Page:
history of rsw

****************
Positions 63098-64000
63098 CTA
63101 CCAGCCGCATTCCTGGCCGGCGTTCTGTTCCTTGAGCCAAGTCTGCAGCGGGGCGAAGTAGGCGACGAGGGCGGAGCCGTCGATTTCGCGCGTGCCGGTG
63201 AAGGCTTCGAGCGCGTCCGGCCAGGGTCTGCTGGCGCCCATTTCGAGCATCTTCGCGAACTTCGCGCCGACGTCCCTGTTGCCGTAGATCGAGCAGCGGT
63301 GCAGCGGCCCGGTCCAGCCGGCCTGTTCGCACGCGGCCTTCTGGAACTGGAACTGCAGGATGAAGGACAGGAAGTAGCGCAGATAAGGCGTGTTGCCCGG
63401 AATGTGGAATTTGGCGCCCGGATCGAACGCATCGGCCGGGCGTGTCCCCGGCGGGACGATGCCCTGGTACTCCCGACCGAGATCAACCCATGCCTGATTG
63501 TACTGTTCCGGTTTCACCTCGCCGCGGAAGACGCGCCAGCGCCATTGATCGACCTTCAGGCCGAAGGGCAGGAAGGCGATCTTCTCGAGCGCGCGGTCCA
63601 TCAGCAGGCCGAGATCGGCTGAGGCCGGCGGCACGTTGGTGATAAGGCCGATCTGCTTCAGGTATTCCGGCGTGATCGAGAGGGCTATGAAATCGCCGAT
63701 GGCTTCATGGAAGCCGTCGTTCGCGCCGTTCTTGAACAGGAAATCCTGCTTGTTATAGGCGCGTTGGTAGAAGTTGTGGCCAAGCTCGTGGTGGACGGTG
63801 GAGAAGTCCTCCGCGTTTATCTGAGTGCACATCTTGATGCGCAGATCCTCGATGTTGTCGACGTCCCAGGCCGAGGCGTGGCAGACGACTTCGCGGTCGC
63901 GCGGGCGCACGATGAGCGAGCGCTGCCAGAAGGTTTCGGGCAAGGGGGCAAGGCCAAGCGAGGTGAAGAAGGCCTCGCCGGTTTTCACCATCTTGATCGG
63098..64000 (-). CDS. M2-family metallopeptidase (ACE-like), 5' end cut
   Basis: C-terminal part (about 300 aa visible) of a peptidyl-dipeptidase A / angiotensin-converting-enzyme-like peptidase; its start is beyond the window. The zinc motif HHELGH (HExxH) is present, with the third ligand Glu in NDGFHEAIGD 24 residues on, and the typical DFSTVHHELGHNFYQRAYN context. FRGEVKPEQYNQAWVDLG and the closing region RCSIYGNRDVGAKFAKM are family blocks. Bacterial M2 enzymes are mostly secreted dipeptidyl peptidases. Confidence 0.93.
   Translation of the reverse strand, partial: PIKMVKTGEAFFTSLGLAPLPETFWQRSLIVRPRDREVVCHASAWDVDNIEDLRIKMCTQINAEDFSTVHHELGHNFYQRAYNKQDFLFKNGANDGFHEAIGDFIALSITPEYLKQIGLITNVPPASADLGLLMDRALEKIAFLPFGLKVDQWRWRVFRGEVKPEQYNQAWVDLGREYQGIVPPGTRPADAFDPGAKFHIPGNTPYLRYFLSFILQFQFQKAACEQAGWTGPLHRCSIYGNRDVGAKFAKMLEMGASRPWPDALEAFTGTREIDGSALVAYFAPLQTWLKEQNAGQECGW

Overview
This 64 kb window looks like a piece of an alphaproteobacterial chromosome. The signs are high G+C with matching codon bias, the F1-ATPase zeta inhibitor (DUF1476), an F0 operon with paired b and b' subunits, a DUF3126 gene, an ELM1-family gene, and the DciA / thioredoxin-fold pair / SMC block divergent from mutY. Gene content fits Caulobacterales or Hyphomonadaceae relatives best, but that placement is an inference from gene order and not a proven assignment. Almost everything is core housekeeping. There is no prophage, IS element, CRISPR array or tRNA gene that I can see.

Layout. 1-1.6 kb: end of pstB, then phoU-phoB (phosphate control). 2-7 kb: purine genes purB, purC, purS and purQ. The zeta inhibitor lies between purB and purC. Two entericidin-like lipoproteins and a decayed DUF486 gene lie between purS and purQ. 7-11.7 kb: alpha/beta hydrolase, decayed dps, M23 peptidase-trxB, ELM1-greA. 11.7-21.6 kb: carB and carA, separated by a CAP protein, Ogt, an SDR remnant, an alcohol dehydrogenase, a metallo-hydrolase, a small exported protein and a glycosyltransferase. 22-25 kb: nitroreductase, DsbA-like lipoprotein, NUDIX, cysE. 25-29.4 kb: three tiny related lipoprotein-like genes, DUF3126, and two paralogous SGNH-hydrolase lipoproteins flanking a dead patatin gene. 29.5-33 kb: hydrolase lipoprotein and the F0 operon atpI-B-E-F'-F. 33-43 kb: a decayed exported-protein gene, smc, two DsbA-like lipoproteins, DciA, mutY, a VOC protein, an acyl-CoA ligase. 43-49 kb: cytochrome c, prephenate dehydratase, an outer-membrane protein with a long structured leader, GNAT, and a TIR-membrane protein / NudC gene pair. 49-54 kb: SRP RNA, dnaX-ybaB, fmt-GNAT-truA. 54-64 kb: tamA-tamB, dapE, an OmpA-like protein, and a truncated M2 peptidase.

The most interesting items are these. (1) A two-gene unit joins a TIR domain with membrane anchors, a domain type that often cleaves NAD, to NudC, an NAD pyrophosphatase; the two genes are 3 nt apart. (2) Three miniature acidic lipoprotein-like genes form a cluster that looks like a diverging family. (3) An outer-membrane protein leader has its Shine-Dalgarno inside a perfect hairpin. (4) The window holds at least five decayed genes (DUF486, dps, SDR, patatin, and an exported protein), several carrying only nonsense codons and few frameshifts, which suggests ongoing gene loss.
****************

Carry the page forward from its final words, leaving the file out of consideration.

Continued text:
Originally, watercolour societies were established to provide exhibiting conditions more favourable to the then more delicate and elusive medium, where watercolours could be shown separate from the power and scale of oil paintings and without the irritation in mixed shows of being 'skied' high up on the gallery walls. In such mixed exhibitions watercolours were presented, like oils, in gold frames together with gold mounts, a custom which prevailed until, in about 1900, white or tinted mounts were brought in. Another important motivation behind watercolour societies was the desire to elevate the medium from its often perceived role in making preliminary studies or in outdoor sketching and to encourage it's recognition as a valid form of aesthetic expression in its own right. However, it would be a mistake to forget the considerable number of Scottish artists of talent whose work in watercolour existed before the societies - from the brilliant little watercolours of Sir David Wilkie in the early years of the 19th century, to artists like the traveller David Roberts and the rugged landscape masters John MacWhirter and Horatio McCulloch. Sam Bough and William McTaggart RSW , as Founder Members of the RSW were firmly established as masters of both watercolour and oils and in fact, Scottish watercolour painters have played a highly important role in the general development of Scottish painting, in a way which English watercolour in the 19th century did not match, apart of course from Turner. Scottish watercolour painting has long been characterised by a freedom of approach, a bold confidence in handling its materials and a robust way with colour. Among the Glasgow Boys, about to emerge in the 1880s as a potent force in British painting, several were vigorous watercolour painters - James Paterson RSW, E H Walton RSW (both of whom became RSW Presidents), Joseph Crawhall RSW, George Henry RSW and the extraordinary and virtuosic Arthur Melville RSW. The innovative use of materials and the freedom of handling are still an obvious characteristic of Scottish watercolour painting today. In the 19th century the approach owed something to European example through Scottish contacts with, especially, Netherlandish painting and by the end of the century with the Paris ateliers. Glasgow and Edinburgh galleries also showed painters from abroad, mostly from Holland and Belgium.

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